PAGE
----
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 Essential Architecture-  Kyoto

Kiyomizu Temple (candidate for the new seven wonders of the world)

architect

unknown

location

Eastern Kyoto

date

1633

style

Edo period

construction

wood

type

Temple
 
 
 The city of Kyoto as seen from Kiyomizu-dera
 
   
 

Kiyomizu-dera refers to several Buddhist temples but most commonly to Otowa-san Kiyomizu-dera (音羽山清水寺) in Eastern Kyoto, and one of the best known sights of the city. The temple dates back to 798, but the present buildings were constructed in 1633. The temple takes its name from the waterfall within the complex, which runs off the nearby hills - kiyoi mizu (清い水) literally means pure water.

The main hall of Kiyomizu-dera is notable for its vast veranda, supported by hundreds of pillars, which juts out over the hillside and offers impressive views of the city. The expression "to jump off the stage at Kiyomizu" (「清水の舞台から飛び降りる」) is the Japanese equivalent of the English expression "to take the plunge". This refers to an Edo period tradition that held that, if one were to survive jumping from the stage, one's wish would be granted.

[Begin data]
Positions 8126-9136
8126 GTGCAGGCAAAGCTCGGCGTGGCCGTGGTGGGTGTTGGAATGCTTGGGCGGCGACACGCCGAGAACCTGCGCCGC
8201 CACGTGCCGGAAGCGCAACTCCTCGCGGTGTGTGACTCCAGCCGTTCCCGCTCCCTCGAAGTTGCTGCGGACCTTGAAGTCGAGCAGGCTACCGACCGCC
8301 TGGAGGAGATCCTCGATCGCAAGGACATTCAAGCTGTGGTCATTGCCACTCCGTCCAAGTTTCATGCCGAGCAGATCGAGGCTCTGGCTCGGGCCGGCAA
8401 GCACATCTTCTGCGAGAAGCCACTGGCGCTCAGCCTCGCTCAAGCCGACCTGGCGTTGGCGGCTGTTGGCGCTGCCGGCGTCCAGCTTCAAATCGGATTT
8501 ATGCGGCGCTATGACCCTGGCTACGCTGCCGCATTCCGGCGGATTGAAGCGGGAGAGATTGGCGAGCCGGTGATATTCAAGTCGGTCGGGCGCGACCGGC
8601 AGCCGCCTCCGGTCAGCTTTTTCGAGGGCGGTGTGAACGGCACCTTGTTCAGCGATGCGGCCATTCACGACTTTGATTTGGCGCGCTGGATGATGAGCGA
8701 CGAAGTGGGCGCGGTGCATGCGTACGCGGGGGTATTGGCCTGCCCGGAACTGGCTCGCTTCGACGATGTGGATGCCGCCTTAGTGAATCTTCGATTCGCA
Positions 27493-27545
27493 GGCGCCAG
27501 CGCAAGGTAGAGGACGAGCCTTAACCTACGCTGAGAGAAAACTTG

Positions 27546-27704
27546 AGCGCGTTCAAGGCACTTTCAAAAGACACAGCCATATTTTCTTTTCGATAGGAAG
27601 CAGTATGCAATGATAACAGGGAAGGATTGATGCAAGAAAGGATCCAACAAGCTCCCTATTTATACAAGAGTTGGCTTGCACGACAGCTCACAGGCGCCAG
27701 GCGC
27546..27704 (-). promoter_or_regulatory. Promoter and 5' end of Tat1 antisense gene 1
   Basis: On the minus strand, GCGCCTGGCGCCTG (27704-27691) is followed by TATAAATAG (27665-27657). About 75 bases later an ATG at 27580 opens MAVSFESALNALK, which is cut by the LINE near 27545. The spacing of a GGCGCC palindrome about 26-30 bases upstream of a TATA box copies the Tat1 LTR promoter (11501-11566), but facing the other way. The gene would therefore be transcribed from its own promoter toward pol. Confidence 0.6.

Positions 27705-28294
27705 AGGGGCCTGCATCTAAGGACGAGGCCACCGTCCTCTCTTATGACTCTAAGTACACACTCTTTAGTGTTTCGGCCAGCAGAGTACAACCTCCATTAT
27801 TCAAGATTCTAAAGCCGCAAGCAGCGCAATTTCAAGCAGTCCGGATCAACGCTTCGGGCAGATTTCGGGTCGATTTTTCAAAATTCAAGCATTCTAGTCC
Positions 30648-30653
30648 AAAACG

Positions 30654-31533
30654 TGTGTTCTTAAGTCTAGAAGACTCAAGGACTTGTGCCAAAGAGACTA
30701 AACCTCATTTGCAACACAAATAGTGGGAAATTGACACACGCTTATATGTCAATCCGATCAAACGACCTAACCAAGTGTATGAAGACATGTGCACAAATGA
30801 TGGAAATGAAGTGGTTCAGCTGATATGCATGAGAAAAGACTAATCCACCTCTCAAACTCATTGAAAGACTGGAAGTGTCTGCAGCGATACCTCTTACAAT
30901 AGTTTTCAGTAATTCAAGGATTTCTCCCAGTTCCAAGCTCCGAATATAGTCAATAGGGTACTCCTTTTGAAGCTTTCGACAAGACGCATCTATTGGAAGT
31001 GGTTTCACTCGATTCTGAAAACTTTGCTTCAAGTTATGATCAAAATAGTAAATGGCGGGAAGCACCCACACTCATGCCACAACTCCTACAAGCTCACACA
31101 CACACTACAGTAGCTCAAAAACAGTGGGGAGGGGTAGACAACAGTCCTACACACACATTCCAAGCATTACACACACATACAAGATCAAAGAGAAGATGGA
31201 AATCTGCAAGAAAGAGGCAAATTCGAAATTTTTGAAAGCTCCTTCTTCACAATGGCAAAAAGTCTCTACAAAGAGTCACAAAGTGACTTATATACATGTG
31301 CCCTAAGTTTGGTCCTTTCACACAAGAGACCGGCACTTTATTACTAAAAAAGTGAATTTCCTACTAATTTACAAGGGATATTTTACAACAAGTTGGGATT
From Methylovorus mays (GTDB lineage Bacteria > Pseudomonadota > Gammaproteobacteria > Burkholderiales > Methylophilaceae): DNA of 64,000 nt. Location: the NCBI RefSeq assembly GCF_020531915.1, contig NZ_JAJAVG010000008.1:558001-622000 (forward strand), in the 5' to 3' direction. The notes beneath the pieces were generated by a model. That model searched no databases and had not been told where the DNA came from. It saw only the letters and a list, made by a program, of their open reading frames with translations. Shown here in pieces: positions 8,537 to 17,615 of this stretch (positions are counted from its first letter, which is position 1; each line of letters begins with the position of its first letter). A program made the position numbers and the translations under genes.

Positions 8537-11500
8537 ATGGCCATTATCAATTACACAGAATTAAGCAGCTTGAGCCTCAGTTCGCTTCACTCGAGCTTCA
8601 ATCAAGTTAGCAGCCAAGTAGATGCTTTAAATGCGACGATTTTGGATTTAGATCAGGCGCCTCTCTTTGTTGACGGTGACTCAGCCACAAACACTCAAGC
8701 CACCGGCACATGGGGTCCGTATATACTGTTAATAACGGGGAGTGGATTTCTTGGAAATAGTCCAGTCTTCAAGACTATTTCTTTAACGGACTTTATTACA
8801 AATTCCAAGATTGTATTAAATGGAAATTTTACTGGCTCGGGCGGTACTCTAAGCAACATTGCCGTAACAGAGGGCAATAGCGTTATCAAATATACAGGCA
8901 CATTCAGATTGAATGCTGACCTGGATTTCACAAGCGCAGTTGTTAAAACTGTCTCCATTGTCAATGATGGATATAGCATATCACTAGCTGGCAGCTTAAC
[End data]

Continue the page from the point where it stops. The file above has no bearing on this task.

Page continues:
This appears plausible: the lush vegetation below the platform might cushion the fall of a lucky pilgrim, though the practice is now prohibited. 234 jumps were recorded in Edo period and of those, 85.4 percent survived. The fall is indeed only 13 metres, which remains impressive for a wooden construction.

Beneath the main hall is the waterfall Otowa-no-taki, where three channels of water drop into a pond. Visitors to the temple collect the water, which is believed to have therapeutic properties, from the waterfall in metal cups. It is said that drinking the water of the three streams confers health, longevity, and success in studies.

The temple complex contains several other shrines, notably Jishu-jinja, decidated to Okuninushino-Mikoto, a god of love and "good matches". Jishu-jinja possesses a pair of "love stones" placed 18 metres apart, which lonely visitors attempt to walk between with their eyes closed. Success in reaching the other stone, eyes closed, is taken as a presage that the pilgrim will find love. One can be assisted in the crossing, but this is taken to mean that an intermediary will be needed. The person's romantic interest can assist them as well.

The complex also includes all the fixtures of a popular temple, being one of the most-visited attractions of the city: hawkers offering various talismans, incense, and o-mikuji (paper fortunes ranging from "great fortune" to "great ill") abound. Indeed the high popularity of the place means that tourists will find it difficult to take pictures on the main temple's platform.

On January 1, 2006, Kiyomizu Temple was included on the list of candidates for the New Seven Wonders of the World.

links

 
www.essential-architecture.com